Magazines and Special Reports

The Yield: Winter 2021 Edition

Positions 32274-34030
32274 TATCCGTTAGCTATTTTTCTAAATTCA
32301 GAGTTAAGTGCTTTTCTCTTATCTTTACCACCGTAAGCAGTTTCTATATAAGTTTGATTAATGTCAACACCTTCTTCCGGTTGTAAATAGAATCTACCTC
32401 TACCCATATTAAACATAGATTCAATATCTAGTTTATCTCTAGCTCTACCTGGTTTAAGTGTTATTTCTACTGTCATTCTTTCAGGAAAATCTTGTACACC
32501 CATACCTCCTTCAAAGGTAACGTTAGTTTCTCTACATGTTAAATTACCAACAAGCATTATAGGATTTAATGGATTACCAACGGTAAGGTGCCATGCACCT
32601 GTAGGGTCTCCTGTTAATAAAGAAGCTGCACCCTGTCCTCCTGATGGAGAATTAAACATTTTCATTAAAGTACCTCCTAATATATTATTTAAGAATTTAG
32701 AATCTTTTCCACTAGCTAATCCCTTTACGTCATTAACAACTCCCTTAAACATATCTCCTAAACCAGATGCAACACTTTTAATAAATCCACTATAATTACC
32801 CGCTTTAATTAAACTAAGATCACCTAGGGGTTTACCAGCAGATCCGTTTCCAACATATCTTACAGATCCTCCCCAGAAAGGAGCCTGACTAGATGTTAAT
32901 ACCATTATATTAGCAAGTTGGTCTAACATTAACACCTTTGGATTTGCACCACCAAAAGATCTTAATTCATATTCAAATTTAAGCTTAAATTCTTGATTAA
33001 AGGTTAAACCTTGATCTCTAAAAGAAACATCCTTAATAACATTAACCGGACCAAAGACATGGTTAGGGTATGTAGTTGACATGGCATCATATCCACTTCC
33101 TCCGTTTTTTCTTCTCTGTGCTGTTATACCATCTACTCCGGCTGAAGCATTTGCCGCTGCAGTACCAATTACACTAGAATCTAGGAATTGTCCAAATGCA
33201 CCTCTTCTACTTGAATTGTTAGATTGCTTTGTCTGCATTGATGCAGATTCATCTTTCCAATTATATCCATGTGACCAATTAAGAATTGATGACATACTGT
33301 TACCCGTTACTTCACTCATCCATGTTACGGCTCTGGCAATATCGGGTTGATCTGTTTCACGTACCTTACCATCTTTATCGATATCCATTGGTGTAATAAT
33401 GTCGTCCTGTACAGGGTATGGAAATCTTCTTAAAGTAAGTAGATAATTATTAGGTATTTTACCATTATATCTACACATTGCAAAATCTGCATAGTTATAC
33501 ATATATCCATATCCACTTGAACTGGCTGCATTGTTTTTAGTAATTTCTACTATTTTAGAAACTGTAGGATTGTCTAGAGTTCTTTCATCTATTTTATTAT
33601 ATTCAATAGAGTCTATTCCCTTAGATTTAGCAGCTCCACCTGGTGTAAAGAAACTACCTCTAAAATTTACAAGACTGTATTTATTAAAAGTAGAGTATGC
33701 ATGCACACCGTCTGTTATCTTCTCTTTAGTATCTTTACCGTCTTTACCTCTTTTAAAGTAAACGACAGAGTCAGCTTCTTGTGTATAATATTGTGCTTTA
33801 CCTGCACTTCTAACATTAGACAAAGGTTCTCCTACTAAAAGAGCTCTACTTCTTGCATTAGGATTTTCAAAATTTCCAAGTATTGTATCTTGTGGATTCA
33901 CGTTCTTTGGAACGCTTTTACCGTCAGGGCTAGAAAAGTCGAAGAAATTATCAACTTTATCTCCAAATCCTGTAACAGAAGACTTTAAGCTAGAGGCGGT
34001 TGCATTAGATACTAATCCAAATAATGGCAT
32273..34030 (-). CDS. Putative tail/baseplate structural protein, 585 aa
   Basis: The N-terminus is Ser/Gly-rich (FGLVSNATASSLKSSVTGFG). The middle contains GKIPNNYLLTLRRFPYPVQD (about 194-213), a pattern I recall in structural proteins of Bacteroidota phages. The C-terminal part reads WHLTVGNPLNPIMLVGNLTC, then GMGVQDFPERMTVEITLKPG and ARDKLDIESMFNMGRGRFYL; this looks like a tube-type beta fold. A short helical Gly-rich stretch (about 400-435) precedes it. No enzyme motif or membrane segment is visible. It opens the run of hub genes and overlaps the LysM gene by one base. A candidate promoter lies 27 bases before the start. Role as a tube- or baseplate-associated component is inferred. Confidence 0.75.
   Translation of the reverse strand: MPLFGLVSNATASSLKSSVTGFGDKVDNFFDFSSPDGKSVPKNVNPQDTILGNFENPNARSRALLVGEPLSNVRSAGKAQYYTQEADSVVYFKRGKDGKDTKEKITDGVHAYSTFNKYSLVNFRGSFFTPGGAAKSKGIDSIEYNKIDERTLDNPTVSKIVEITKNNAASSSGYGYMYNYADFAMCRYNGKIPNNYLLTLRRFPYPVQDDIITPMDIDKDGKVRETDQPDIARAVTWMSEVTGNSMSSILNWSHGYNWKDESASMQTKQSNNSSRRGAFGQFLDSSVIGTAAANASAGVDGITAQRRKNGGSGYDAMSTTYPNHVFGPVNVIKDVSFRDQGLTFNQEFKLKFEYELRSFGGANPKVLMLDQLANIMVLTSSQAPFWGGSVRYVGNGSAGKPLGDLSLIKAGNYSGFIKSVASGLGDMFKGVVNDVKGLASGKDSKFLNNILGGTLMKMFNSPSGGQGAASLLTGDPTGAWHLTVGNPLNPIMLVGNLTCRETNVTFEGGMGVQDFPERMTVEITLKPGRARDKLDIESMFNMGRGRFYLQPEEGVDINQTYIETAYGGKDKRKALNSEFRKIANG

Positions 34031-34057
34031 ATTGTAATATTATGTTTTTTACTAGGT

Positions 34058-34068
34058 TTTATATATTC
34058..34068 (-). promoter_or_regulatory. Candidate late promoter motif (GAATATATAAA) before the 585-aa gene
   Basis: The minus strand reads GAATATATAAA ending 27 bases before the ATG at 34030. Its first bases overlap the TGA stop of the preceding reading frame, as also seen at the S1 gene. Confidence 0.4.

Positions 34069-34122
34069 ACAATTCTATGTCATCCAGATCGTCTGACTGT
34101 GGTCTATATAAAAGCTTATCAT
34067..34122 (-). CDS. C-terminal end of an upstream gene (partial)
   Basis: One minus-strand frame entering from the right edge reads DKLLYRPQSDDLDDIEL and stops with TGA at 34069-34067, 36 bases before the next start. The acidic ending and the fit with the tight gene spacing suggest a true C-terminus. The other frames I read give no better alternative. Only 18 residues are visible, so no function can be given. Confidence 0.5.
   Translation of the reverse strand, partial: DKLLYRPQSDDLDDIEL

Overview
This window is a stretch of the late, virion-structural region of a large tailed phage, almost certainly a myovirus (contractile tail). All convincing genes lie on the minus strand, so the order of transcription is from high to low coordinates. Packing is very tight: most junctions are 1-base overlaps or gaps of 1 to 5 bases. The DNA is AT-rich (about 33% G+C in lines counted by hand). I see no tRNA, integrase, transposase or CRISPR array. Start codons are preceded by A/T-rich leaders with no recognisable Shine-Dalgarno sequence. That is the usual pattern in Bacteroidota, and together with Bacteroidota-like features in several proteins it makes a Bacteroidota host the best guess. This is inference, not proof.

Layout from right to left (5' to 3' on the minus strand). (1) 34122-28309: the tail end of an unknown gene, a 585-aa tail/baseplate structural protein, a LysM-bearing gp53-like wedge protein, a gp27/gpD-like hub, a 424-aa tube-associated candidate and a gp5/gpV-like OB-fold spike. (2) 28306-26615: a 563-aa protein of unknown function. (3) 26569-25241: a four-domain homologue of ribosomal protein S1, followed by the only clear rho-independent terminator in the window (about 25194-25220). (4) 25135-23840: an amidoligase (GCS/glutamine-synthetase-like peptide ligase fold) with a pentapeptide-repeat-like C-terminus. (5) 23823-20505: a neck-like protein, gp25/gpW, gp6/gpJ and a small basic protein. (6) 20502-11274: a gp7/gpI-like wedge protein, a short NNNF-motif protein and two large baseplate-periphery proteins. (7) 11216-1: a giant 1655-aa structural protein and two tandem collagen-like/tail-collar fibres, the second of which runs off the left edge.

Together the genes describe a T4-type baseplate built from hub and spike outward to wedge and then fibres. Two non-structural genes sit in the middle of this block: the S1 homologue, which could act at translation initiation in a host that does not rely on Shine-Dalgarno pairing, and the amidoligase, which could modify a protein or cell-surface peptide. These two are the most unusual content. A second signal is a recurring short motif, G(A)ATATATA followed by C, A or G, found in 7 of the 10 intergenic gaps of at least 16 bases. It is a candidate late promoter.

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Years ago, in my 20s, I was enrolled in a creative writing course. Once a week, I'd head to the small community college to sit with six other adults to learn more about self-expression through the written word. Our professor loved using "prompts," and each week's homework assignment asked us to respond to a question. The prompt that remains lodged in my brain, all these years later, is: "Tell about a place or time in your life where or when you felt yourself fully." Without hesitation, I wrote about becoming a boarding student at Westtown School in the mid- 1970s, when my father (enlisted in the Air Force) had been sent back to Vietnam to phase out war camps. The experience of joining an intentional Quaker community was positive for me from day one, and my connection to my school deepened as each year passed. Unlike so many high school seniors who approach graduation ready to move on, I grew anxious to leave as graduation approached. I had come to love my school community. I belonged there. My classmates and teachers had become my new extended family and have remained an important group that has carried me along, all these years later, in friendship and support. Belonging is such a powerful force in our lives. The clubs we join, the causes we support, and the friends we choose all become defining parts of our journey and help us seek our potential. When you belong to something, you feel deeply connected to it, and at the same time, fully valued for your unique gifts. To me, "belonging" has the potential to be each independent school's superpower. It's the promise that we make when families join our schools: to love their children, to create a second group of advocates for them, to support their journeys in school and beyond. For me, this was a promise fulfilled. Sadly for some of my classmates, it has been a promise unfulfilled. Throughout the summer and fall of 2020, I've read a number of school Instagram posts from Black alumni and students who were empowered to speak their truths following George Floyd's death. These stories have a common theme that is the very opposite of belonging. They tell of disrespectful behavior from figures in authority and feelings of displacement, loneliness, and isolation for students of color in our schools. This magazine issue is about how we continue the essential work of creating belonging—both now and in the future. We've asked schools within the United States and beyond to share their challenges, processes, and experiences in cultivating inclusive communities. We've asked DEI practitioners to share their perspectives about the state of DEI work in the independent school industry. And, we've asked students—the sole reason we all do what we do—to share what belonging means to them. As learning communities dedicated to justice, fairness, and progress, creating a place of belonging in our schools is the promise that we must seek to fulfill. Brené Brown reminds us that "a deep sense of love and belonging is an irreducible need of all people. We are biologically, cognitively, physically, and spiritually wired to love, to be loved, and to belong. When those needs are not met, we don't function as we were meant to. We break. We fall apart. We numb. We ache. We hurt others. We get sick." In a time of such elevated anxiety and uncertainty, the power of belonging is exponential. Go ahead, make it your school's superpower so that ALL students can experience the profound impact it will make on their lives. Heather Hoerle, Executive Director, The Enrollment Management Association Facebook: • Twitter: @EnrollmentORG • Instagram: @enrollmentorg • LinkedIn Group: The Enrollment Management Association • + Leaderboard Dear friends,

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